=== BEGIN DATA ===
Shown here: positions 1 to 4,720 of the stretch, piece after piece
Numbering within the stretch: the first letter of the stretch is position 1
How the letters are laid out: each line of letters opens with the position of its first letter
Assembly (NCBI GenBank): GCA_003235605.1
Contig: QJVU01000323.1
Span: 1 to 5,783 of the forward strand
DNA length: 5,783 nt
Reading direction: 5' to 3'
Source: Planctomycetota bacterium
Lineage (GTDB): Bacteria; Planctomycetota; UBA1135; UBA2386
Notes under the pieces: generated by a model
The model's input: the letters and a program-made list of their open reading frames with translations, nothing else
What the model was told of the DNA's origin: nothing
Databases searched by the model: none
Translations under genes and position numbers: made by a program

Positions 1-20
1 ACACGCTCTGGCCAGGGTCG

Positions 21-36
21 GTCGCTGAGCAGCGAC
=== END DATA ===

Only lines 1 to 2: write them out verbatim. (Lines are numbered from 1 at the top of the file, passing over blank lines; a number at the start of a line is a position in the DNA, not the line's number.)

Shown here: positions 1 to 4,720 of the stretch, piece after piece
Numbering within the stretch: the first letter of the stretch is position 1